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Over the years, researchers have investigated the total annual carbon footprint of dental services in various countries. Now, a life cycle assessment (LCA) was conducted at the Faculty of Dentistry at Malmö University in Sweden in order to investigate and evaluate the environmental impact of a routine two-visit root canal treatment. In an interview with Dental Tribune International, the three main authors Linnea Borglin, Drs Hal Duncan and Brett Duane shared some insights into the findings.
What inspired your research team to analyse the global resource use and environmental output of the endodontic procedure?
Borglin: This study originated from a master’s thesis at Malmö University.
Duane: Stephanie Pekarsi, our co-author, Linnea and I tried to think of three fairly resource-intensive elements of dentistry that we should study and decided on periodontal treatment, an examination and an endodontic procedure. This paper came from the third study.
Were there any challenges you had to face during the LCA? If so, what were they?
Duane: It was a challenge measuring all the elements. Also trying to find specific energy use of equipment, for example the autoclave and the washing detergent used to wash dental clothing!
Why did you decide not to include travel to and from the dental clinic in your assessment methodology? Research suggests that staff and patient travel make up the most significant percentage of carbon dioxide emissions.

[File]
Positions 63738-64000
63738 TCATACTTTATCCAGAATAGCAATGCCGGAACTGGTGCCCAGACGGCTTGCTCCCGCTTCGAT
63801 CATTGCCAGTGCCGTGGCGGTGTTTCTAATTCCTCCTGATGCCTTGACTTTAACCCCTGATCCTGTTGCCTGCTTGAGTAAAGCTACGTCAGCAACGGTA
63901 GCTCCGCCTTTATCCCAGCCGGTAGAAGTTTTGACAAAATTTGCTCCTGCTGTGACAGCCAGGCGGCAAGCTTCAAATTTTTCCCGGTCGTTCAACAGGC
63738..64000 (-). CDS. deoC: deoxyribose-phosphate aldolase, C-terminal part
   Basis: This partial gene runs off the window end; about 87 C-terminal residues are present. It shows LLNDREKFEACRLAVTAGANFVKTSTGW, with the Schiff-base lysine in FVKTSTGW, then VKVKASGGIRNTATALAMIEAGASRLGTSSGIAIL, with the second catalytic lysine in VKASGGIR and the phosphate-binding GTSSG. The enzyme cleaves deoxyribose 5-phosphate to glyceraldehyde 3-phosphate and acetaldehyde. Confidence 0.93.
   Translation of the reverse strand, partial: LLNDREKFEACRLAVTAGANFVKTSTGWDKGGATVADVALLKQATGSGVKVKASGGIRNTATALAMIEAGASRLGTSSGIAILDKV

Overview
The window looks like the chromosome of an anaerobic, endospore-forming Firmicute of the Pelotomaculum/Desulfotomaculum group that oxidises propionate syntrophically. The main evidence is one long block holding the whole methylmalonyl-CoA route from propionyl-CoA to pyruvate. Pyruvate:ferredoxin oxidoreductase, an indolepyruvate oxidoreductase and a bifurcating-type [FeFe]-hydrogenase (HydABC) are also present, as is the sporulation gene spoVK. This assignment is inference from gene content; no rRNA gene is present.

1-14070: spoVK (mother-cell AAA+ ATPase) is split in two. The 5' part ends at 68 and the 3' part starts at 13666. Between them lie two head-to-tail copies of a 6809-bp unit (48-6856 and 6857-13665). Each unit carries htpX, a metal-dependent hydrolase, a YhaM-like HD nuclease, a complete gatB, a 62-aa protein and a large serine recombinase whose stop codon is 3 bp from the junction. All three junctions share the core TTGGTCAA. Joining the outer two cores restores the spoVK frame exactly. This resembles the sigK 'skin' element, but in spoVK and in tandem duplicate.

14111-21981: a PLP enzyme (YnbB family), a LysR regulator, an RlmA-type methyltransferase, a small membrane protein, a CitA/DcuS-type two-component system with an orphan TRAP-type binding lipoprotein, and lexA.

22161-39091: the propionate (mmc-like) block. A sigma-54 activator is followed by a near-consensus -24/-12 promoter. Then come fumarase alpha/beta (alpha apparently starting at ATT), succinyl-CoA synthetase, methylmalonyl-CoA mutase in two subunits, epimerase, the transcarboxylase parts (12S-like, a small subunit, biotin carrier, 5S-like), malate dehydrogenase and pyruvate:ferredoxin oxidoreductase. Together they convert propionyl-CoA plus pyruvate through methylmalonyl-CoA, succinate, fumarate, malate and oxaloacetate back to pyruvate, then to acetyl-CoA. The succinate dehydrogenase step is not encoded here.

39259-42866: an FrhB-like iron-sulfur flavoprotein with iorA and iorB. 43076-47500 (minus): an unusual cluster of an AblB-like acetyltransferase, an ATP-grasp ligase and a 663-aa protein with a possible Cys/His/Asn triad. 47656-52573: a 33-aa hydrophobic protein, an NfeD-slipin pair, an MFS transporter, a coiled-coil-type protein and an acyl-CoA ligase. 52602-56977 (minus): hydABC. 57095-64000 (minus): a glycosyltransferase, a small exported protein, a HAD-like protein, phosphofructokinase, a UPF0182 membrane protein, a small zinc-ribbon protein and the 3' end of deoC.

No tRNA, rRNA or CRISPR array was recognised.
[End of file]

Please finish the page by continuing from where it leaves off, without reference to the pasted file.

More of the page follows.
Duane: Travel was central to earlier English and Scottish studies. In this study, we wanted to concentrate on the materials and processes over which we have a greater degree of control; hence we excluded travel.
Borglin: In this way, we could focus on identifying other environmentally harmful processes more specific to an endodontic procedure.
I have been conducting some research regarding eco-friendly dentistry, and my feeling is that sustainability is not a top priority for the average dental professional. Do you agree with this conclusion? And if so, what do you think are the main reasons that hold dentists back from reducing their carbon footprint?
Duane: Many dentists are trying to survive financially and juggling all the additional protections needed for patients so when you mention sustainability, you can get blank looks. I think it wasn’t a priority at all say 5 years ago, but there is a growing number of dentists, especially in the younger generation which realise the importance and relevance of this area of dentistry. There are so many barriers to dentists being involved in sustainability and there are few facilitators. We need a comprehensive programme of education, an incentivisation programme; basically, sustainability needs to be normalised and embedded in everything we do.
Do you have any tips for the endodontic team on how they can reduce the environmental burden of endodontic care?
Duncan: As modern root canal therapy uses a large number of instruments such as files, which in many jurisdictions are considered to be of single use only, the drive towards more sustainable endodontics should firstly be aimed at reducing the number of patient visits. Single visit treatment will reduce factors such as the number of files, sterilisation costs, and patient and operator time. A second way to improve sustainability would be to limit exposure and to consider vital pulp treatment for cases exhibiting symptoms of pulpitis. The employment of minimally invasive techniques where possible reduces treatment times, cost and instrument use and, in doing so, the environmental burden. Finally, if local rules allow, and if compliance with cross-infection regulations can be ensured, instruments should be reused.
The study, titled “Environmental sustainability in endodontics. A life cycle assessment (LCA) of a root canal treatment procedure”, was published on 1 December 2020 in BMC Oral Health.
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